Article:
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Member Since 07 Dec 2008
Offline Last Active Today, 05:37 PM

Topics I've Started

New Contract Type

08 April 2015 - 09:44 AM

Admittedly I'm not the smartest -- and certainly not the most experienced -- contracts guy. I did that gig for a few years before I decided I liked the cost accounting and compliance side of the house better.


Anyway in yesterday's DoD Contract Award notification (available at www.defense.gov) I saw the following notification:


[Midwest Defense Contractor] was awarded a $494,999,925 ORDER DEPENDENT CONTRACT for software and system development and integration onto the CH-47, MH-47, MH-6, MH/UH/HH/VH-60, VH-3, MH-65 and all their variants, including potential foreign military sales requirements. Funding and work location will be determined with each order with an estimated completion date of April 2020. Bids were solicited via the Internet with one received. Army Contracting Command, Redstone Arsenal, Alabama, is the contracting activity (W58RGZ-15-D-0016).


(CAPS added for emphasis.)


Maybe I'm behind the times, but what kind of contract is that? Funding to be determined with each order but the total contract value was extremely specific. How does that work? How would you estimate that? How would you bill start-up costs or sustaining or PM until you had an order in hand?


It's not an ID/IQ (because I think they would have said so if it were) and it's not a BOA (because it's a contract) and I don't see how it can be a requirements contract (because it's development), so what is this thing?


Inquiring minds want to know.





Cost/Price Analysis on FFP Options

13 November 2014 - 11:02 AM

I noticed that the DFARS has been revised and, in concert with PGI, now mandates that cost/price analysis must be performed on FFP options for spares before the option is exercised.


This is not my forte, so please excuse the dumb questions.


I'm not understanding the separate analysis before exercising an option. Wouldn't the option have been evaluated as part of the initial contract award? Why are FFP options for spares being treated differently from, say, cost-type options for services?


Thanks for your patience.



Who's Incompetent - DCMA ACOs or DoD OIG Auditors?

12 October 2014 - 06:02 PM

I just finished reading the DoDOIG audit report criticizing DCMA ACOs for failing to use cost analysis to evaluate contractor FPRPs, for failing to tailor requests for field pricing assistance so that DCAA could issue audit reports in time to meet agency-imposed deadlines, and for failing to properly document their files.




I'm finding a couple of fundamental flaws in the IG's logic about the application of FAR Part 15 to contractor FPRPs. Anybody else see what I see?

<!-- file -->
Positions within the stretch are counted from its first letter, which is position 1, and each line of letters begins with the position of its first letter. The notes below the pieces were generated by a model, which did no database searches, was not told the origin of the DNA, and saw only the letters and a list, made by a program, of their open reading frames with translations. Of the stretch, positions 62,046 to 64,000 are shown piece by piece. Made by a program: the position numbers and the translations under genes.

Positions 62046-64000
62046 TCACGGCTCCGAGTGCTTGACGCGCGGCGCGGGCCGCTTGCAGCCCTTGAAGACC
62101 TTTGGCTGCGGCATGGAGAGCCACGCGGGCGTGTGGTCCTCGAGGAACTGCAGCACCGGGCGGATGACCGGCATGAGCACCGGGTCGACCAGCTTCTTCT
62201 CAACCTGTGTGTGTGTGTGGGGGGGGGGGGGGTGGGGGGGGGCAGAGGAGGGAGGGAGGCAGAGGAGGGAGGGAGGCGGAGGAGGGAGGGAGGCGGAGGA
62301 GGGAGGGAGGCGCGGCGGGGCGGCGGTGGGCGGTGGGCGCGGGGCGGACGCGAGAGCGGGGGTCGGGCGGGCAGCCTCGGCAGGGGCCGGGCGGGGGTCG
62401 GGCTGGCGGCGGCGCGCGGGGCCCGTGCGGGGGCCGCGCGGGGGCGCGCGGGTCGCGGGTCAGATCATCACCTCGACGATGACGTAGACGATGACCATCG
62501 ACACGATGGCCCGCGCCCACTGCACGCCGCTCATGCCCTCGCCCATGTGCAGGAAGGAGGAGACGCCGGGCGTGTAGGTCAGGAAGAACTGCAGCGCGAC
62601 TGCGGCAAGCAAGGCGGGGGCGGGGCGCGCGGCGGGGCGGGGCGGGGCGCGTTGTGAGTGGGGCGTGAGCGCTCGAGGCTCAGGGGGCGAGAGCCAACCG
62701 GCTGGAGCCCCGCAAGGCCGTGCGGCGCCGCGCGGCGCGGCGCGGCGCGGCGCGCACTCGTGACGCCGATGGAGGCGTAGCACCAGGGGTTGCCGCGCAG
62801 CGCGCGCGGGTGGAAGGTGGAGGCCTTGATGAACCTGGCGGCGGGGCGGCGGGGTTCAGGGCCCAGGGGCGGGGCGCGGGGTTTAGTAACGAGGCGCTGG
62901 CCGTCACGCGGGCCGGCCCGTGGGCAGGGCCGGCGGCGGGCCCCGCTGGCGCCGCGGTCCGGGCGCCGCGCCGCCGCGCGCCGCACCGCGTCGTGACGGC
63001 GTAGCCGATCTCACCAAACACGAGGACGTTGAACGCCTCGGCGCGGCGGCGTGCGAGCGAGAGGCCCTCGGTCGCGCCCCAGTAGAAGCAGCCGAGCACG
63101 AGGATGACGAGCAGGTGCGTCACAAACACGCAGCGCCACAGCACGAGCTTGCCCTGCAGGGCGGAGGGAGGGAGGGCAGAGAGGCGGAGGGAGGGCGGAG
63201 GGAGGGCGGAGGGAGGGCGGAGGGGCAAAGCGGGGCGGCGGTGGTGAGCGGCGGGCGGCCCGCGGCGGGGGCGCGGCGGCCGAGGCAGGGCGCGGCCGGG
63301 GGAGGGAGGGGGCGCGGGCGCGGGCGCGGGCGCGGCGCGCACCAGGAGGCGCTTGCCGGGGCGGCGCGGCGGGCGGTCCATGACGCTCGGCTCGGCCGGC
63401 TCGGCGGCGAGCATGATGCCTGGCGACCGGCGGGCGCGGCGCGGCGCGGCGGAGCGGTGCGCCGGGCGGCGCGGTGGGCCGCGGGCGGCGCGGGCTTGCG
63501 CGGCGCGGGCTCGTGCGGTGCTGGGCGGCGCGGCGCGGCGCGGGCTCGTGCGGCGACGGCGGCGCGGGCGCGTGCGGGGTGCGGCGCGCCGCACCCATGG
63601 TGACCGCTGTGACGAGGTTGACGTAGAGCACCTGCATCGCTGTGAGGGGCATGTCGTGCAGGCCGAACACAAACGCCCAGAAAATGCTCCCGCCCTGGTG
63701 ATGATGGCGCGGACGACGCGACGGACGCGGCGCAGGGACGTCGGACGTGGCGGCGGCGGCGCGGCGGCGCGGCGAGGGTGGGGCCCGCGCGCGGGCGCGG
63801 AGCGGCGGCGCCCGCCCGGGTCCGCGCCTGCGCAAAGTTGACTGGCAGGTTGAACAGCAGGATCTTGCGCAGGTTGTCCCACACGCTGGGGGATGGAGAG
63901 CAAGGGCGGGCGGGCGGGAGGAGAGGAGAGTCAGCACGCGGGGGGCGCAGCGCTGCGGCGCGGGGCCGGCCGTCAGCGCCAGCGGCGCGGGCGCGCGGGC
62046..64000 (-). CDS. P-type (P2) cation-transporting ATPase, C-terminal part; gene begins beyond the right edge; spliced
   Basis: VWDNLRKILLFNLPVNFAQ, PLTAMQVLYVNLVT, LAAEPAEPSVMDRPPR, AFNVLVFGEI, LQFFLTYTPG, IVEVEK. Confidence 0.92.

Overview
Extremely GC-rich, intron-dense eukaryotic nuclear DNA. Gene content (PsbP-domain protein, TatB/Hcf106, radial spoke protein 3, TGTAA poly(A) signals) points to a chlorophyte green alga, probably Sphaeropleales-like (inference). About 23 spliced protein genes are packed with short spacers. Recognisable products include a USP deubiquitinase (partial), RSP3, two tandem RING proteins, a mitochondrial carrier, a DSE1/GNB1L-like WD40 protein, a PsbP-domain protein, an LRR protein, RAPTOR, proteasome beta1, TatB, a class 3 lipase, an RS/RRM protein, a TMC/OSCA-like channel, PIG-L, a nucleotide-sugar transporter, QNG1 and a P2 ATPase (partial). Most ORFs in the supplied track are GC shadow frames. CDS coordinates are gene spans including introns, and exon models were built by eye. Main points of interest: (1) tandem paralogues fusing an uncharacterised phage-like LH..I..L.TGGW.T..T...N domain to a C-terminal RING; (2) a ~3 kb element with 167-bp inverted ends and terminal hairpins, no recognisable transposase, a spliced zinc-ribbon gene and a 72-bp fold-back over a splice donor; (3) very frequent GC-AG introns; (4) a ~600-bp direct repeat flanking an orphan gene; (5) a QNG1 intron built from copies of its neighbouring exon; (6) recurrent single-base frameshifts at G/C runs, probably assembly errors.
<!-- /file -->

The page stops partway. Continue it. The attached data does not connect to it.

Closing Out a FPIF (Firm Target) Contract

06 August 2014 - 07:53 AM

Here's a hypothetical.


Contractor A is a small firm (but NOT a small business) with all FFP contracts except for one FPIF (Firm Target) contract. Work is complete on that FPIF contract, and the parties want to negotiate the final price and close the contract. However, the CO says the contract cannot be closed because the contractor does not have final billing rates. The CO cites to 42.703-1©(2), which states, "Established final indirect cost rates shall be used in negotiating the final price of fixed-price incentive and fixed-price redeterminable contracts and in other situations requiring that indirect costs be settled before contract prices are established, unless the quick-closeout procedure in 42.708 is used."


The contractor tells the CO that's not going to happen. No proposal to establish final billing rates, no DCAA audit of same, no way. It would be prohibitively expensive. The CO tells the contractor that the Allowable Cost and Payment Clause (52.216-7) requires submission. The contractor tells the CO that the clause can't be found in the contract. Indeed, upon checking the CO determines that 52.216-7 is not required to be included in FPIF contracts.


The contractor states that if the CO requires submission of a 52.216-7 compliant final billing rate proposal and expects the contractor to support a DCAA audit of that proposal and to negotiate final billing rates, then all associated costs will be direct costs of the requiring contract (since no other contract requires submission and, but for this contract, the contractor would not have submitted a final billing rate proposal). Further, the contractor states that it will submit an REA seeking to adjust target costs and incentive fees for the estimated costs of the effort, which will be significant in relation to the original contract price. The contractor believes it had no reason to negotiate costs for such an effort in the FPIF contract, since the contract did not require it and the FAR only applies to the extent incorporated into the contract.


In this hypothetical it seems to me that the contractor was not required to submit a final rate proposal but the FAR contemplates that one will be submitted. Both parties are stuck but it's not adversarial; both parties want to resolve this issue quickly.


Thoughts/suggestions please?




Also please assume for this hypothetical that quick-close rates cannot be negotiated.